- Go when it’s excessively cold, hot, wet or windy. These are not fanatical anglers (yet!) and that first experience should be enjoyable.
- Don’t throw too much bait in the water when you first get there. Just throw in a few maggots, bits of bread or sweetcorn at a time to attract and build the interest of the fish.
- Make the session too technical. It’s just about catching a fish at first, no matter how big or what species.
- Don’t take them on a marathon hike along the river or canal before starting to fish.
- Don’t be noisy.
- Don’t leave litter! Get kids to care for their environment from the start and they’ll be responsible for life.
- Don’t be too proud to ask for help from other anglers or the fishery managers. Angling is a very friendly sport!
Will has been taking his children Mol and Moss fishing since they were both 3 and they have grown to love angling. His daughter loves painting and drawing nature and fishing has been part of her recent success in Art GCSE. Although his son loves racing around on his bike, running, football, basketball and all the other things 11-year olds are into, he looks forward to spending time by the water too. Will works in the Angling Trust’s Participation Team and understands the important role that friends and family members play in creating a lifetime’s angling habit…
1. Don’t forget your fishing licences, they are an essential part of every newcomer’s fishing kit and you need to take them whenever you go. For children age 13 to 16 they’re free, and under 13s don’t need a licence. It’s quick and easy to get junior licences and buy adult licences online from the Environment Agency.
2. Ask for help at the venue or your local tackle shop and see if they can recommend a club which has a junior section or runs junior fishing days. These can be a good way to get additional help from experienced anglers or angling coaches
3. Invest in the basics. A small tackle box of their own containing a few packets of hooks, some floats, a disgorger and some weights is a good way for children to learn what each item is used for and can encourage them to make progress as they start to need additional items for new or different types of fishing methods or species.
4. Take something to sit on – they’ll enjoy it more (…and fidget less!) if they are comfortable.
James Roche and Dominic Garnett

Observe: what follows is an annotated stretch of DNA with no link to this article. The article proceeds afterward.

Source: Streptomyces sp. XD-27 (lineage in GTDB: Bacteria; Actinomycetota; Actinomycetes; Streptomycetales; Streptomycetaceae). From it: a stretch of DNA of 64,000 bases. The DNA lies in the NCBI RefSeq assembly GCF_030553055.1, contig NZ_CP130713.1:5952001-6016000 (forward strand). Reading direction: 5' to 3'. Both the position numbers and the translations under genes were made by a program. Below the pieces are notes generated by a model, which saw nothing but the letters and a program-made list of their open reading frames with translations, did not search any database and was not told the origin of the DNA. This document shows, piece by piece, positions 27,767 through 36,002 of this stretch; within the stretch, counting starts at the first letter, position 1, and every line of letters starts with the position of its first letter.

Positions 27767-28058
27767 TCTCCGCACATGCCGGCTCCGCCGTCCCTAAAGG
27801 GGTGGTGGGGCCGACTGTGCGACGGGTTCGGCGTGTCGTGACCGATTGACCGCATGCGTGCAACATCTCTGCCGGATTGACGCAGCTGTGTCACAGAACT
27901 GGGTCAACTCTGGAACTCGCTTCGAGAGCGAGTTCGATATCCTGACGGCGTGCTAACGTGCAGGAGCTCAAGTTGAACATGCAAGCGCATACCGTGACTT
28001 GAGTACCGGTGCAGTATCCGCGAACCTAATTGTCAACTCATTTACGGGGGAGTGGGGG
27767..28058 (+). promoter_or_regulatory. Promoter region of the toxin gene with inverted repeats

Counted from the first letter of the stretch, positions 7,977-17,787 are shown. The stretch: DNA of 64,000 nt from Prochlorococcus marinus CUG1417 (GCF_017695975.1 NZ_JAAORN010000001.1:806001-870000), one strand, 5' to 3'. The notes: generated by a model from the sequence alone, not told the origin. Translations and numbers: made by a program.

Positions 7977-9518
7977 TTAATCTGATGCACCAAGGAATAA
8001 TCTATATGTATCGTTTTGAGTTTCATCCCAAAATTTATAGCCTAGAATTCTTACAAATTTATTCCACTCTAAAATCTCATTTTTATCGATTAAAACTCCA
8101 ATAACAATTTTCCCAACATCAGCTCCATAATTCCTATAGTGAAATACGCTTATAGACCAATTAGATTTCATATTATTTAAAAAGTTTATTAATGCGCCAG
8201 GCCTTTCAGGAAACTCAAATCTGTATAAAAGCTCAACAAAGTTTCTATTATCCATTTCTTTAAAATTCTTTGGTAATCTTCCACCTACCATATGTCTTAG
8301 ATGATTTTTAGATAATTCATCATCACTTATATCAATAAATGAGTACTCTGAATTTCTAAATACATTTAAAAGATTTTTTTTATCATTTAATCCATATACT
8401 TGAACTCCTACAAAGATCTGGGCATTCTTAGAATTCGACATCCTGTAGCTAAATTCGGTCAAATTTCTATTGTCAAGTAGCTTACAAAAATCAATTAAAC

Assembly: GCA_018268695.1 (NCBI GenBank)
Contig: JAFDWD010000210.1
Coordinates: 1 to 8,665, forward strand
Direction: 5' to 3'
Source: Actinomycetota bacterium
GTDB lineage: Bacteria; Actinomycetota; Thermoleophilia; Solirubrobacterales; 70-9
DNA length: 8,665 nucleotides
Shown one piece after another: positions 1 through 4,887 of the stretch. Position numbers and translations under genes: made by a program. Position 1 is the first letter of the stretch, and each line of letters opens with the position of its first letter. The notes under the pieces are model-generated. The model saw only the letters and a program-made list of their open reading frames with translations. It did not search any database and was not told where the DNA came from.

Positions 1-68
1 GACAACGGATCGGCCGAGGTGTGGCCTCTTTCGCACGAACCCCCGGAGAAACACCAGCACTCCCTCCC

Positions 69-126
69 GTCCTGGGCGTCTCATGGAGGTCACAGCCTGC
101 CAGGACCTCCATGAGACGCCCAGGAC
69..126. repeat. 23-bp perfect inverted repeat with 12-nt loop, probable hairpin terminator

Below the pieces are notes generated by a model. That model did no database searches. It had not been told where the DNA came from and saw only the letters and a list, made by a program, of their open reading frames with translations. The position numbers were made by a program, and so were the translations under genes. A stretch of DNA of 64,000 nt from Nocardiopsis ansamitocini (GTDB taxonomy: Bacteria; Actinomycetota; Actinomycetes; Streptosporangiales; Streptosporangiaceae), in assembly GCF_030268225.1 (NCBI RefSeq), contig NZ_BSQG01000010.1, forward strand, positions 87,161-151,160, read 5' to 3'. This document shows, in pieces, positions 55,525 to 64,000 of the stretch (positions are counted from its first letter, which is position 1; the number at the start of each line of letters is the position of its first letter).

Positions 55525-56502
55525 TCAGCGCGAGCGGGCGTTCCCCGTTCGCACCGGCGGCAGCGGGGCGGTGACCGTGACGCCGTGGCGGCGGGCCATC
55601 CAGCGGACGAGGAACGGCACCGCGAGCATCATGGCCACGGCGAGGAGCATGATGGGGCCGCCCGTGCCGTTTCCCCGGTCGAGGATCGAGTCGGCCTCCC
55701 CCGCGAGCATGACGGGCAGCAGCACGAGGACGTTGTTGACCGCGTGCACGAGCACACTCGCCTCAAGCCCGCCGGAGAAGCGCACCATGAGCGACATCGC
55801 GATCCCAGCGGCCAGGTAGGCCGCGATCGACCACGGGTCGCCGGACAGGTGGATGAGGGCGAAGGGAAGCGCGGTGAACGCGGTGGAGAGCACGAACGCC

Last but not least, here are some final tips from two Angling Trust coaches, who are still smiling and fishing having survived countless coaching sessions and events!
1. Always leave them wanting more. Sometimes an hour is long enough to get them ‘hooked’ and leave them wanting to go again. Far better this way than to only pack away when they’re fed up.
2. Start with a whip or short pole. Kids often want to cast out miles, but so often the best fishing on smaller lakes is close to the bank! A short 3 or 4m whip is all you need; with no reel to mess up, it will mean you spend less time sorting out tangles and more time fishing!
3. Give them little tasks to keep them busy early on. Smaller kids hate inactivity, so give them a job to do early. One really good habit to get them into is “loose feeding”. Encourage them to throw in a little pinch of bait every minute or two.
4. Get them to think for themselves and make their own choices. This is especially true with slightly older kids. Why not let them decide which swim to fish or which bait to try next? Always encourage questions and discussion.
5. Always take at least two disgorgers! One will always get lost, so pack a spare.
6. Try not to do too much for them. Kids learn by trying things out and making their own trials and mistakes. By all means show them the basic skills at first, but the earlier you can get them trying these things for themselves, the quicker they will hook their own baits, cast out, land fish and learn all those other skills (and allow mum or dad to do their own fishing without needing to tie a hook or untangle a rig every 5 minutes!).
7. Country parks are an excellent place to start. These are great places to visit as well as offering some fantastic cheap fishing, they also often have toilets facilities, cafes and playgrounds to keep everyone occupied.
Last but not least… check out these brilliant resources!
- For anyone looking to start fishing, it’s always worth checking out the Get Fishing Website for listings of free and low cost family events all over the country!
- Wondering what you need to go fishing? Check out our previous blog posts and you’ll also find handy checklists of things you need to go coarse fishing and fly fishing basics!
- Don’t forget, you will also need to make sure you have permission to fish and the right licence. The great news is that kids of 16 and under can get one for free these days, so it’s just mum or dad who’ll need to buy one! Check out our handy guide to which licences you need for different age groups and types of fishing.
- For youngsters and parents alike, we also have a brilliant, easy to follow Get Fishing Book released very recently. This offers stacks of friendly knowhow on coarse, sea and game fishing for just a tenner. Read about it here or buy it on Amazon for under £10!